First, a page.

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Is Off-Page SEO Blackhat? What Do You Think?

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Posted 26th October 2008 at 11:09 AM by Jeff B

It's been my opinion for years that any off-page SEO is blackhat. Search engines don't want people's shitty content at the top of their serps just because they can spam social bookmarking sites and directorys or write articles to get more backlinks... they want valuable content that is going to help their users find what they are looking for.

I'm not an SEO kind of guy, but I have a prediction that the biggest google slap of all is coming gradually over the next few years as their system evolves.

Write great content and put all your effort into making a kick ass site that people will love and the traffic will come, especially from the search engines. You'll get the backlinks naturally and your search engine rankings will progress naturally. That's what Google wants... NATURAL progression. And they're paying attention to what you're doing with your site, so keep that in mind for the longterm.

That's why I don't really bother with wasting my time on off-page SEO. I get the traffic from search engines naturally, because I spend all that time making my sites kick ass. I know this is going to be much better for me in the longrun as more and more sites doing all sorts of crazy off-page SEO will be falling one by one from the serps.

I'd like to read your thoughts on this, so please voice your opinion in the comments below.
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  1. New Comment
    Any form of search engine optimization, whether it be on-page or off-page, is based on manipulation. Some people feel that any purposeful keyword targeting is black hat, even when it takes place on a website. Outside of going against stated policies by search engines, it's all a matter of opinion, in my opinion.

    While you may be able to build your online business on nothing other than your networking ability, hope, and some elbow grease - not everybody has that luxury. A website's usefulness, or quality, is not the only determining factor in regards to whether such a website is 'linkworthy' or not - some niches just do not receive an abundance of natural, 3rd party links.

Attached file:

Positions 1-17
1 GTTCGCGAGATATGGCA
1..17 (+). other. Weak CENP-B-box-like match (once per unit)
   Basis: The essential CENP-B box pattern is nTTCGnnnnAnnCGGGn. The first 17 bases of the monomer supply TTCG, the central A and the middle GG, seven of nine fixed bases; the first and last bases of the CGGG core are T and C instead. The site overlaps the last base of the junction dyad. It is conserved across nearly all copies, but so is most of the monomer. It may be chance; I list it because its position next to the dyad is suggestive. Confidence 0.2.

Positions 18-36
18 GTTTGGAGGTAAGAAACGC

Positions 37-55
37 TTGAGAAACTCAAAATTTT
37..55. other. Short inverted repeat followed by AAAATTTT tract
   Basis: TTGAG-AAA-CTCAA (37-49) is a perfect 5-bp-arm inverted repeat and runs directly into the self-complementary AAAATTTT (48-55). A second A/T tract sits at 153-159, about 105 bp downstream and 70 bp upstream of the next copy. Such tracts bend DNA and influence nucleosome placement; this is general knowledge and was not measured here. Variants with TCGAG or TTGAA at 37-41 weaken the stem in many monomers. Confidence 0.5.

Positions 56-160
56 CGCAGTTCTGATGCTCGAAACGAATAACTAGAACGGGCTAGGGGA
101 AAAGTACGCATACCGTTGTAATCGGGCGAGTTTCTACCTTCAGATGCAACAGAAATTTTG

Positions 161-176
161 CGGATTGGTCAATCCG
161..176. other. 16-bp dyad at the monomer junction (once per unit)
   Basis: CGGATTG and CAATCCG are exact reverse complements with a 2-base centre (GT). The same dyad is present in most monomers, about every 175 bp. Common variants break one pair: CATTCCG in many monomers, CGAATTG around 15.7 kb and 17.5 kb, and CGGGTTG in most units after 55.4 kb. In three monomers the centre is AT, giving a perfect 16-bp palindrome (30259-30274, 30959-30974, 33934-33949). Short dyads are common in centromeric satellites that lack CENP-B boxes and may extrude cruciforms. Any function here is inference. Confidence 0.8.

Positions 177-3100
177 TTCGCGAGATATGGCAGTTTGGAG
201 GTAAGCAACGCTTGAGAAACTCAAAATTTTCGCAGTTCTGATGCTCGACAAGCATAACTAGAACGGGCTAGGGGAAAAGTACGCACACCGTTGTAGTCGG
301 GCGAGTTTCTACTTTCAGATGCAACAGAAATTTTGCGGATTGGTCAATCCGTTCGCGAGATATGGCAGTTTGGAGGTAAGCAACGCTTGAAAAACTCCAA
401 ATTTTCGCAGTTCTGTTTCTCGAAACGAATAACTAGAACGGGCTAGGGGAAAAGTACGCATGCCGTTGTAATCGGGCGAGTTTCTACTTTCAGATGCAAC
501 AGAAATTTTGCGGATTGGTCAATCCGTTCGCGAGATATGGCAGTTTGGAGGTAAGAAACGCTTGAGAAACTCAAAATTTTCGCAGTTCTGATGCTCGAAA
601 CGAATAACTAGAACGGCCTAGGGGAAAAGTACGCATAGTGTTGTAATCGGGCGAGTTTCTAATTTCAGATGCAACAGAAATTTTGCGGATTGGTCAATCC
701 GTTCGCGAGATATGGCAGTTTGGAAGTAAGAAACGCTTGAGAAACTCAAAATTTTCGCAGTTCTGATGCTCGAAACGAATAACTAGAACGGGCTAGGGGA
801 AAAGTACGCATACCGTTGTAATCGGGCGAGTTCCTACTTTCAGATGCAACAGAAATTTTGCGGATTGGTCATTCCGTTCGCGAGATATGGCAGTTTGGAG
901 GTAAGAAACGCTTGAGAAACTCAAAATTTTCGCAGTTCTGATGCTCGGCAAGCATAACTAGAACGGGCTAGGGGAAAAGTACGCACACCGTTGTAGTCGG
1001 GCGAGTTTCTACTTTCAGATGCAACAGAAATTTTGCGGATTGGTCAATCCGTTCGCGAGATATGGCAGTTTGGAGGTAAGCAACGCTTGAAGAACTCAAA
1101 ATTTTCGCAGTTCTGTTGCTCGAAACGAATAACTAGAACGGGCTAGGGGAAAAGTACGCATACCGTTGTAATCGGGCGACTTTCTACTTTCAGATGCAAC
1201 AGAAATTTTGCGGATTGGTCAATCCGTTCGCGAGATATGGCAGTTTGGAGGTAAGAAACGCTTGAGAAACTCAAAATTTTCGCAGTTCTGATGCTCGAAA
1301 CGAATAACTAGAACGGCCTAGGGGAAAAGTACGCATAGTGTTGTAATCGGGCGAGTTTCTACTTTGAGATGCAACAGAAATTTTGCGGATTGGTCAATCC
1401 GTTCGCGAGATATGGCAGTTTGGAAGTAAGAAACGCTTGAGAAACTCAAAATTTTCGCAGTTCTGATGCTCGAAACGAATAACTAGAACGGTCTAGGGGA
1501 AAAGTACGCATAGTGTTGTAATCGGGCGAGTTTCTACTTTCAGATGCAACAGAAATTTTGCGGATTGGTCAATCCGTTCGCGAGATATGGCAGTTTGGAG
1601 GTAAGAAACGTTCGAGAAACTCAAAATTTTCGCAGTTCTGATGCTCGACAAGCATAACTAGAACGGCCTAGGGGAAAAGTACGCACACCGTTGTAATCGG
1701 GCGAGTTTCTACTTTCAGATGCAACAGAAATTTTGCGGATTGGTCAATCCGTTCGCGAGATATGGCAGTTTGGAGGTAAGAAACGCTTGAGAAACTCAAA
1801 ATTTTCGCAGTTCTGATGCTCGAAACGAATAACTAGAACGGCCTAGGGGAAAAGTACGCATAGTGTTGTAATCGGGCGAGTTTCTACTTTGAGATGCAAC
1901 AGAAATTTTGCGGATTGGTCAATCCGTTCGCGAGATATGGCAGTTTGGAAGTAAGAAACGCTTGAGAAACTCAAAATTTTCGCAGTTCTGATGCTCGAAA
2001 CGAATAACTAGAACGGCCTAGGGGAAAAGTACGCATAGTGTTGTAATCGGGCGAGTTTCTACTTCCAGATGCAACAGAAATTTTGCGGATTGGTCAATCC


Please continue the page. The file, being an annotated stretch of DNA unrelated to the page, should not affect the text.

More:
Moreover, in moderately competitive niches to high-competition niches, you will not get any worthwhile placement in search engines without artificial link building methods in place except in out-of-the-norm situations - there's no getting around that. It has nothing to do with the quality of your website, it has everything to do with your competition using search engines' current ranking algorithms to their advantage.

    You can buck the system and may be able to float it out until search engines change the way that they rank websites - but if you feel that your website is better than others out there, you're doing yourself, and others, a disservice by eliminating these industry-standard practices.

    Just as good looks will only get you so far in life without using them to your advantage, having an excellent-quality website will only get you so far unless you choose to take advantage of the tools of the trade.

    In this current environment, websites cannot rank on their own merits in highly competitive niches. From my experience, you will have a very difficult time in moderately competitive niches if you do not somewhat actively promote your website. You might get some traffic, but if you're getting a few hundred visitors per day from multiple sources when a single search engine is showering down tens of thousands of visitors per day in that niche... you are doing yourself, and your potential website visitors, a huge disservice if your website delivers top-of-the-line quality.

    I'm more than sure that some linking schemes will lose their weight eventually, as they have in the past: FFA networks, link farms, general directory submissions and even article directory submissions have taken a hit, some to a greater extent than others. I think that if somebody places too much stock in any one method, that they are destined to fail. Which, in high-competition niches it's easy to see what the majority are doing, and it is largely the exact same thing... they will be in trouble if those tactics become obsolete.

    Natural links, if you can get them, which requires initial exposure in some form, are great to receive. However, in my opinion, building links through article directory submissions, forum signatures, blog comments, etc. are not considered black hat optimization techniques.

    My point here is that you are fortunate to be able to reign in your niche in search engines without the aid of purposeful linking strategies. However, just because somebody uses article marketing, forum signatures, or blog commenting, does not mean that they have crappy, no-value, content, as the beginning of your post leads me to believe that is what you're saying.

    I'm not meaning for this to come across as a rant, as that is not my intent. I'm just answering the question but giving a bit of context to the response.
    Posted 26th October 2008 at 03:36 PM by
    Updated 26th October 2008 at 03:38 PM by Rob Ferrall (reworded something.)
  2. New Comment
    Gift's Avatar
    Yes, it's the chicken or the egg dilema: If you invest only in creating great pages, how'd people come?
    Posted 26th October 2008 at 03:43 PM by Gift Gift is offline

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